For three years, California’s legislature has tried to pass a series of draconian housing bills that would:

  1.  Deprive cities and counties of their self-determination as local governments,
  2.  Usurp local zoning and planning policies throughout California, and
  3.  Impose fixed, state-mandated development standards upon established single-family neighborhoods, making them the state’s new frontiers for high-density development.

All these bills were fueled by a false narrative, propagated by law makers beholden to the real estate development lobby, that California faces a housing shortage and that local government is to blame for it. While that’s since been proven utterly fallacious by the Embarcadero Institute, Sacramento remains on a blind tractor beam pursuing legislation that’ll forever and unnecessarily change our neighborhoods for the worse.

These bills never made sense in pre-COVID times. They make even less sense now today. High-density development served by shoulder-to-shoulder mass transit being promoted by these bills only increases California’s vulnerability to pandemics and the economic disruption to follow.

Today’s housing legislation is going in precisely in the wrong direction. Let’s put them on ice, press the reset button, and really consider where our housing policies stand today. Let’s make a paradigm shift away from false narratives and towards dealing with the realities of this very different post-COVID world.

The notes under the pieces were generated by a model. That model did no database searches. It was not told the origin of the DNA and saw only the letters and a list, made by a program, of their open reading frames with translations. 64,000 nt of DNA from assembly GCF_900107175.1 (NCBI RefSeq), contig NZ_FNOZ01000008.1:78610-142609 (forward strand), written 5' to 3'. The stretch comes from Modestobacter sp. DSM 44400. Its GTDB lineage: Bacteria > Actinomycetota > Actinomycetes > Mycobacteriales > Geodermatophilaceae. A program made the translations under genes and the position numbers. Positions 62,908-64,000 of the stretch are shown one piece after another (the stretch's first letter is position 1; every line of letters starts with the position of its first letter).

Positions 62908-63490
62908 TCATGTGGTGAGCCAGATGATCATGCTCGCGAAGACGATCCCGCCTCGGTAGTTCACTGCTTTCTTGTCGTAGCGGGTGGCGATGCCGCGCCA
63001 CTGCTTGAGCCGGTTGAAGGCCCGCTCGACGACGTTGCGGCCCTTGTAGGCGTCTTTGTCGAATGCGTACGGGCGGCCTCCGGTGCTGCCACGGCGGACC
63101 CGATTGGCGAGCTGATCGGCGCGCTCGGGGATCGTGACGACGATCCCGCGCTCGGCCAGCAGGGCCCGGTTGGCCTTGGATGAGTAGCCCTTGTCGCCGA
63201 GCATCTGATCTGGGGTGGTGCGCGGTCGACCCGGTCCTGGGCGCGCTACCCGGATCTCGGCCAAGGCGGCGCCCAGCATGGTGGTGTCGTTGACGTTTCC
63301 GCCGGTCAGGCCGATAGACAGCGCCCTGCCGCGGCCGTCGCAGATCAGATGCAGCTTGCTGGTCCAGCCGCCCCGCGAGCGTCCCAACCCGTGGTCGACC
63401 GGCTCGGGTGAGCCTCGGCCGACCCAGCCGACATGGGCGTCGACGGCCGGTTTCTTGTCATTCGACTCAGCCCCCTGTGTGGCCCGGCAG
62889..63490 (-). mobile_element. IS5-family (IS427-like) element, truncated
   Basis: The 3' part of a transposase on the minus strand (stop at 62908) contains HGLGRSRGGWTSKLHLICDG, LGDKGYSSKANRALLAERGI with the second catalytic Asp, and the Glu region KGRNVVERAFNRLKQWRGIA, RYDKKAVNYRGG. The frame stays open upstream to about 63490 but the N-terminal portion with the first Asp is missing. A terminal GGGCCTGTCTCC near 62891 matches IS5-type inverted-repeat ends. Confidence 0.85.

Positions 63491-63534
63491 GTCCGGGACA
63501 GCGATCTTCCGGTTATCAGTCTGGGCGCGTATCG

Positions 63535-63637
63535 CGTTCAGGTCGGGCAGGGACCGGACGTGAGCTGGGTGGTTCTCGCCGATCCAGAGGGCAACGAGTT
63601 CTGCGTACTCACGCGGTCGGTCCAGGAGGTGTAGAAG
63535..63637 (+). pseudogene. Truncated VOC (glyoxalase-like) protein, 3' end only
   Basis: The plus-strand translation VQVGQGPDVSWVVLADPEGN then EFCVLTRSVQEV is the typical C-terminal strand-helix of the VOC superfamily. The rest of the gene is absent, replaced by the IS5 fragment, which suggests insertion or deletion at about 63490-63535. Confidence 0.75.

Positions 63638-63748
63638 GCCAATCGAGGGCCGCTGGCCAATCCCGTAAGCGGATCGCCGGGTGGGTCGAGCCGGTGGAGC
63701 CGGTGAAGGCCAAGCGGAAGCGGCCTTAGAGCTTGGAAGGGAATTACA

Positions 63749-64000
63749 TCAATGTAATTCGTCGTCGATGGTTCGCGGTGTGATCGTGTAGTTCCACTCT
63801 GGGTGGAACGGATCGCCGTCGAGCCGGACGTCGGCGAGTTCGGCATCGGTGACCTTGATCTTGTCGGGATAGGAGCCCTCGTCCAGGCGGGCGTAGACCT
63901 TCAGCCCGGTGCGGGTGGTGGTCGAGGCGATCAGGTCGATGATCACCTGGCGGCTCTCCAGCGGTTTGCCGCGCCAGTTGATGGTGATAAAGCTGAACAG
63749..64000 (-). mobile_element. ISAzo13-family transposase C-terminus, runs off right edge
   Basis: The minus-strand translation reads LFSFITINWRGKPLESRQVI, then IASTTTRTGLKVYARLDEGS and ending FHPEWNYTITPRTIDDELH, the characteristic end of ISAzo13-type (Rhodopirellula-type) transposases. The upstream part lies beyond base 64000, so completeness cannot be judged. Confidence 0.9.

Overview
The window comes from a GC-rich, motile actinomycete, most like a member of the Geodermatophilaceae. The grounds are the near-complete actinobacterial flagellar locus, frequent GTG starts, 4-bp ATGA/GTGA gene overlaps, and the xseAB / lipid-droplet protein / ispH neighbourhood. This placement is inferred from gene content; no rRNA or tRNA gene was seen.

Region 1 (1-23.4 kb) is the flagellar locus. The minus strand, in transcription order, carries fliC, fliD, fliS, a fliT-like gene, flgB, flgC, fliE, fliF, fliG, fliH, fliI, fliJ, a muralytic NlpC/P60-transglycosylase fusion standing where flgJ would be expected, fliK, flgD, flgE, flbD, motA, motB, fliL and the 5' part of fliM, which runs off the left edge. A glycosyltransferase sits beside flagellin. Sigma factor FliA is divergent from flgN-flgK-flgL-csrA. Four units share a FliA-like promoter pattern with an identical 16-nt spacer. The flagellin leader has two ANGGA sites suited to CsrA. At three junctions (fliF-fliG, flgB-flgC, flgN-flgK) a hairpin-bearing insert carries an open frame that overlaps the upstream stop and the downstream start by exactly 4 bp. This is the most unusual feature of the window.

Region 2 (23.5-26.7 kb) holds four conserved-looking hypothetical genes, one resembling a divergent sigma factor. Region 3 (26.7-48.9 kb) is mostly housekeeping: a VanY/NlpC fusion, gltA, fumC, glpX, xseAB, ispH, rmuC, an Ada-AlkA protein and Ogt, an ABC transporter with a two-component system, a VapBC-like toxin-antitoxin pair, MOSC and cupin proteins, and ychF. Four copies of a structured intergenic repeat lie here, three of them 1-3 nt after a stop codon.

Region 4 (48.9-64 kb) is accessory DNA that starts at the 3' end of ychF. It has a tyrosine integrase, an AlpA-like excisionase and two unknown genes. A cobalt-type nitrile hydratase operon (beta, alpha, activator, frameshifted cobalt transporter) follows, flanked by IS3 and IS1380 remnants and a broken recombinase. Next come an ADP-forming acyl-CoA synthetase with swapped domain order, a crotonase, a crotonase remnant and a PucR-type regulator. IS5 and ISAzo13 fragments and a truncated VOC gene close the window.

In starting that paradigm shift, let’s paint a picture of the pre-and-post-COVID conditions affecting housing in California.

Pre-COVID Conditions:

Years before Sen. Scott Wiener hatched his ideas for the bad legislation that he’s been pushing, California’s governance had been showing how ill-prepared it was to arbitrarily shoehorn millions of new homes into its cities, counties, and neighborhoods. Conditions had already been worsening for such a strategy right up to the arrival of the coronavirus in February 2020. Consider these points:

Despite these conditions, legislators have continued to push for far more housing development dependent upon proximity to public transit and without the statewide or local resources and infrastructure needed to support high density development in California’s cities, counties, and neighborhoods. 

And then came the coronavirus and the George Floyd murder that have truly rocked our world.

Post-COVID-19 Realities:

A new set of circumstances has been unleashed that should have caused the state legislators to pause and throw their conventional wisdom out the window:

These demographic trends demonstrate that the state’s present legislative efforts on housing are going in precisely the wrong direction. The legislation that’s been Sen. Scott Wiener’s brainchild feeds a dystopian vision of creating high-density warehouses for the living while snuffing out the American dream of living in one’s own home with a yard in a decent neighborhood. And his strategy for achieving his vision is bereft of virtue.

It’s time for California to say NO too that vision and press the restart button to start dealing intelligently with today’s realities.